True stories can sound unbelievable. Though often based on truth, they must often be ‘massaged’ by a writer for various reasons, including:
- protection the innocent or the family or friends of the innocent… the identity of the person or persons involved who may not appreciate the fame or notoriety;
- providing the story with a background which ‘makes sense’;
- to bestow a richly deserved ‘happy-ever-after’; or
- deliver your ‘character’ the karma they deserve because the slippery eel avoids everything they deserve in real life…;
- making sense of an event which the writer cannot understand in reality;
- because the reality sounds far-fetched; and/or
- to avoid legal proceedings for defamation, slander etc.
Which have you done in the course of your writing or come across in your reading?
How does a good fiction writer reveal the truths that reality obscures? There are two ways: by what she tells us, and by what she leaves out of the story.
The story the reader finally reads in your book is like the 10% of the iceberg above the waterline. The rest, the 90% below water is the blood sweat and tears that went into the 10%. All the things the writer knows about the story but left on the ‘cutting room floor’.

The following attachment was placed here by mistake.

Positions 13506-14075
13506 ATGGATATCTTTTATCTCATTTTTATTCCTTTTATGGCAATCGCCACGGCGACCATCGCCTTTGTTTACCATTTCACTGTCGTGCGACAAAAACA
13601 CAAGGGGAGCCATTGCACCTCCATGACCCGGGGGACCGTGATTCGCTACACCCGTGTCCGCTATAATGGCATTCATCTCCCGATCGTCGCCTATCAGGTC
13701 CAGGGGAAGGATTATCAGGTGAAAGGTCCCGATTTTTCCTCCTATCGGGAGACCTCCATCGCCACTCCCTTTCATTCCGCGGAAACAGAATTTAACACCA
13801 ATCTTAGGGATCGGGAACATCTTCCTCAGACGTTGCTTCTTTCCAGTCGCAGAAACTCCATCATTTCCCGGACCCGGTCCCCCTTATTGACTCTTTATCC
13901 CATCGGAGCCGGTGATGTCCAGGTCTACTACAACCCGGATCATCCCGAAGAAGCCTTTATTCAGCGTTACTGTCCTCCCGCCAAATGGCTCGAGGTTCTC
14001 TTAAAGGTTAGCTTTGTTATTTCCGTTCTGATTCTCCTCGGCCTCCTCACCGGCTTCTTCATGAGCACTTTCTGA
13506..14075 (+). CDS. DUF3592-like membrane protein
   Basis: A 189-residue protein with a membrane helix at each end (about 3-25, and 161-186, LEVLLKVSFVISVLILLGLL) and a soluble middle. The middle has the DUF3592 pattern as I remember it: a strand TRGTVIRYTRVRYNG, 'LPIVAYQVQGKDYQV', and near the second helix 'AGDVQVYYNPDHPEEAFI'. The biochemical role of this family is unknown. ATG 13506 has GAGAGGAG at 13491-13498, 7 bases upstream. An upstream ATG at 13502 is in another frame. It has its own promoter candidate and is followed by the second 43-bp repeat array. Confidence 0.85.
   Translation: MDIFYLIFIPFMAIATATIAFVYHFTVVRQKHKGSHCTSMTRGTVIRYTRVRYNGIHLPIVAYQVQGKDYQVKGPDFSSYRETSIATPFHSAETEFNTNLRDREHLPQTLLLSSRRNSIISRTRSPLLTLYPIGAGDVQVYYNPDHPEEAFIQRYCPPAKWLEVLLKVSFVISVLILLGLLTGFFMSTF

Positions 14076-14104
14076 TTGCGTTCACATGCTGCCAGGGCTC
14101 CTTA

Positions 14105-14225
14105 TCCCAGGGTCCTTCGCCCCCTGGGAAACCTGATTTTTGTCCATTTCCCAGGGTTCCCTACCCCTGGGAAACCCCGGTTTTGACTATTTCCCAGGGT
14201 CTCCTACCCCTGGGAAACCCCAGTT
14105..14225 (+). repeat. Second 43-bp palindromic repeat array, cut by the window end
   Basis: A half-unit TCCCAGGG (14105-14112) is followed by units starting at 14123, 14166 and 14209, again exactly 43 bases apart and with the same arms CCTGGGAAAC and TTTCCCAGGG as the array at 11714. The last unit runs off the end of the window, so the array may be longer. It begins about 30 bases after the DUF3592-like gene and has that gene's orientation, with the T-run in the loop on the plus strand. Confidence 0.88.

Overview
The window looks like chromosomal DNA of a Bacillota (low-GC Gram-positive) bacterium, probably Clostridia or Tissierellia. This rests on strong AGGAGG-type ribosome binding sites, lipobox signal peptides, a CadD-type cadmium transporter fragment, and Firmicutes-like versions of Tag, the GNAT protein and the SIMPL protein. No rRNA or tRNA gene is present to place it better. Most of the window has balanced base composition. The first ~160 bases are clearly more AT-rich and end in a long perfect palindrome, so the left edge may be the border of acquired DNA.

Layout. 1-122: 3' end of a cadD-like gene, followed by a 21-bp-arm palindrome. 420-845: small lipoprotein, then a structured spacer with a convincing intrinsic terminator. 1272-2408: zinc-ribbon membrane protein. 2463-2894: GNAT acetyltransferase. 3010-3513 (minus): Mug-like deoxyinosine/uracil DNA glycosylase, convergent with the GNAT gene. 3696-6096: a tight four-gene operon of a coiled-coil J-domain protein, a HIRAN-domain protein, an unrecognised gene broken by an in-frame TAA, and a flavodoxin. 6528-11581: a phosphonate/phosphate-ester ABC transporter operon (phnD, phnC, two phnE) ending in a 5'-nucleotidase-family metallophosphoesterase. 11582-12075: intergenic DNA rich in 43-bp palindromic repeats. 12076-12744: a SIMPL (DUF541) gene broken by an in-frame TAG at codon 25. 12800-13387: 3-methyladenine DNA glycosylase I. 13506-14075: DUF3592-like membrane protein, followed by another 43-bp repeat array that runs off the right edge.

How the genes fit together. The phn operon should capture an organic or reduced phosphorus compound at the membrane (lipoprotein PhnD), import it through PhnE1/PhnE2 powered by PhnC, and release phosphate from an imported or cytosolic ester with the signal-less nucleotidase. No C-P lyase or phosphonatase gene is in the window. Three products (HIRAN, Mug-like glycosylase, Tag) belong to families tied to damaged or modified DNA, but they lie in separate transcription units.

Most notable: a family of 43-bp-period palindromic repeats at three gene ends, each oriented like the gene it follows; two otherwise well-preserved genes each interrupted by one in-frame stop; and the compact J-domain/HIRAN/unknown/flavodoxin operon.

So what should be left out? Big blocks of back-story, The boring bits, the mundane everyday things that happen, the bits of dialogue that translate to ‘Hello, how are you?’ and the ‘Fine thanks. Hasn’t it been hot lately.’ Unfortunately, there’s always lots of interesting information about the characters, lots of intriguing research and darling little scenes. But, anything that slows the pace of the story, anything that drops the reader out of the story, anything that allows the reader to remember that sleep is essential, that phone calls need to be made, housework must be done, that’s what’s left out. Padding, filling, fluff, waffle, anything repeated…you got the idea.
So, what’s in the tip of the iceberg? The story, the whole story and nothing but the story.
As a reader, I love learning about people, places, situations and lives I will never have the time or opportunity to live for myself.
One of my favourite books which is an example of this quote about fiction is Richard North Patterson’s “Balance of Power”. It’s an exploration of the gun debate from the points of view of characters on all sides of the issue. I loved trying to understand different points of view, some so foreign and opposite to my own experience, getting some balance on such a huge debate.
Fiction gives a writer the chance to put the characters through their paces, torture them a little with heartwrenching conflict before ensuring they get what they long for and ultimately deserve.